Respectfully, this article is hogwash. Canonical has done more for Linux usability and the Linux desktop than any other company. I'm typing this on a Dell XPS 13 that shipped, in Canada, with Ubuntu 12.04. This is alone is a major accomplishment. Step outside of North America and you can find Ubuntu shipping on desktops and laptops from HP, Dell, Lenovo, and many other manufacturers. This is because of the strength of the Ubuntu desktop, and Canonical as a backer.
I use Unity on devices with small screens, and with multi-monitor setups. It isn't perfect, but I haven't found anything more productive, and it's improving quickly. Canonical's other efforts, such as the Ubuntu font, and integrated colour management and optimized fonts, also make Ubuntu the first out-of-the-box Linux setup that I can use for print and design work. Yes, I often do this using VMs to run proprietary software, but I know I can count on decent colour calibration. Unity is still in development, but I can see how it could scale from phone to desktop better than any other environment.
At work, we use Ubuntu on server and desktop. Their predictable LTS release, as well as continuing improvements such as their HWE updates make this a relative dream when compared to any other distribution. When I deploy using Ubuntu, I barely have to stop to wonder if the software will work, whether I'm considering the latest laptops, or older, obscure servers. More than any other OS, Ubuntu just works. My small business also makes extensive use of Ubuntu for server deployment, turnkey systems, and virtualization. Of course, Ubuntu is also my main software platform on all of my computing devices.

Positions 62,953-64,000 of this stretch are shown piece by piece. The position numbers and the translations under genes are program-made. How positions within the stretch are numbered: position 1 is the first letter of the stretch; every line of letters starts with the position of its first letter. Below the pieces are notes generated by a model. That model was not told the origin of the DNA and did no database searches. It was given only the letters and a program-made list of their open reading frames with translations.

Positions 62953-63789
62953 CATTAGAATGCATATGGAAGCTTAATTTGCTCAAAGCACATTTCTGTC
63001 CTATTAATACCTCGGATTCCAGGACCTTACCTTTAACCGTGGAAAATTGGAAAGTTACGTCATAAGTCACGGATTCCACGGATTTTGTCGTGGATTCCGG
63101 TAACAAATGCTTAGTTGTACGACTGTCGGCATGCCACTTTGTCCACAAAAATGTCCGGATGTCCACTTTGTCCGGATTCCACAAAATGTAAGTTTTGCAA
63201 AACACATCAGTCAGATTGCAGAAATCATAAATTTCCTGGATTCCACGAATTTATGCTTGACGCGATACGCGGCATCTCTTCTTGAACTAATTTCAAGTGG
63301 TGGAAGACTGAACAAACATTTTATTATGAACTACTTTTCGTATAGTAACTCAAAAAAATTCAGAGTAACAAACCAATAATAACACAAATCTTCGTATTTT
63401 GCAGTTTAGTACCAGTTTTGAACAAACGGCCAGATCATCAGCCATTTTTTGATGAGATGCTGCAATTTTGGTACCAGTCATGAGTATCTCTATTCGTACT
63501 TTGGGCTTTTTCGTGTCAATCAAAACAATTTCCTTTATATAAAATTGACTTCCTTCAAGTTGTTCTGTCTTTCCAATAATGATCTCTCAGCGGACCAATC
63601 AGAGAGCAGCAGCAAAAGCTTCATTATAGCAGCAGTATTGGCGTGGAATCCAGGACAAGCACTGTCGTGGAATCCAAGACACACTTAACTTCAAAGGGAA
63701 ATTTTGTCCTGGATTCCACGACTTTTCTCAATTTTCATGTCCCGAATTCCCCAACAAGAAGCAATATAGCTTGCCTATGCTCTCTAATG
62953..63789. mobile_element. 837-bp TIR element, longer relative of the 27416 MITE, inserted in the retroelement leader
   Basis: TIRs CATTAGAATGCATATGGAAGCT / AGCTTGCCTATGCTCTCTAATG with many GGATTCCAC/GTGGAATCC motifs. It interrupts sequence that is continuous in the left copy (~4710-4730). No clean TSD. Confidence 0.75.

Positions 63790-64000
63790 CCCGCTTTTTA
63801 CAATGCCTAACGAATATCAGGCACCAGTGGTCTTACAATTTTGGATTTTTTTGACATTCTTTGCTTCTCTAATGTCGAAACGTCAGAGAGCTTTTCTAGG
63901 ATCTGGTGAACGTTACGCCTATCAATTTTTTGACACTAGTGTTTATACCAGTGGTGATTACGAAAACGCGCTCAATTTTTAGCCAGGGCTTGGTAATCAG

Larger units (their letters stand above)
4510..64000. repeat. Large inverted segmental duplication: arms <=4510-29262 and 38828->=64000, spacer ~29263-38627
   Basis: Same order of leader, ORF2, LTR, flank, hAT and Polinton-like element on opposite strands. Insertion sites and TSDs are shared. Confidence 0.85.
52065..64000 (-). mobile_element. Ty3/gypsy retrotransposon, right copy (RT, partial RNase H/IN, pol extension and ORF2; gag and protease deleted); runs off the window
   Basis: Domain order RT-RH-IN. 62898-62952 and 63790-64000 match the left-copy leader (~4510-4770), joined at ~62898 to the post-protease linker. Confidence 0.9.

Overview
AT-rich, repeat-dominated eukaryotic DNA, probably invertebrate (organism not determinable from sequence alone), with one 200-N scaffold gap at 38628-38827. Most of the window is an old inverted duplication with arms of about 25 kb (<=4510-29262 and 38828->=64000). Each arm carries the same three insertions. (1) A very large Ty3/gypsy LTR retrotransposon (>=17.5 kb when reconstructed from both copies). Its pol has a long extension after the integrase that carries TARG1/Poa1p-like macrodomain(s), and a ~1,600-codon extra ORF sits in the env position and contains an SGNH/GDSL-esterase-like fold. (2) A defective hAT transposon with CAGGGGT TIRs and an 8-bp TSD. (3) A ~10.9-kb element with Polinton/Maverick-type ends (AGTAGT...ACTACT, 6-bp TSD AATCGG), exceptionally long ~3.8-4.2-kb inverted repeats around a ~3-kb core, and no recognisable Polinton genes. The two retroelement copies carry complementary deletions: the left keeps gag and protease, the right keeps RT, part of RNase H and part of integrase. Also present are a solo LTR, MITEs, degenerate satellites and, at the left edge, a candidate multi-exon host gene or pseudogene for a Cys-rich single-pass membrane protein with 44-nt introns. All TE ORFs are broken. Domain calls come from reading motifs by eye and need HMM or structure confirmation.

Ubuntu is the most used cloud computing platform, and Canonical's efforts on creating devops tools are again leading the pack.
From what I see, Mr. Shuttleworth and Canonical are working harder than ever on trying to do something amazing with open source software that scales from phone to cloud. Some efforts like the Ubuntu TV project are not bearing fruit immediately, but this, Ubuntu Touch, their cloud efforts, and more, are building an open platform and ecosystem that is unparalleled in the open source world, and goes toe-to-toe with the ecosystems being developed by Apple, Google, and Amazon. And they're doing all of this on a relatively shoestring budget.
You could argue that they should work more closely with some upstream projects, but at the end of the day, they are showing strong leadership and need to be able to move in the direction that they think is best. They are doing all of this openly, and the code speaks for itself, for better or worse. Personally, I very much believe that it is for better.
I appreciate and will support their continuing efforts.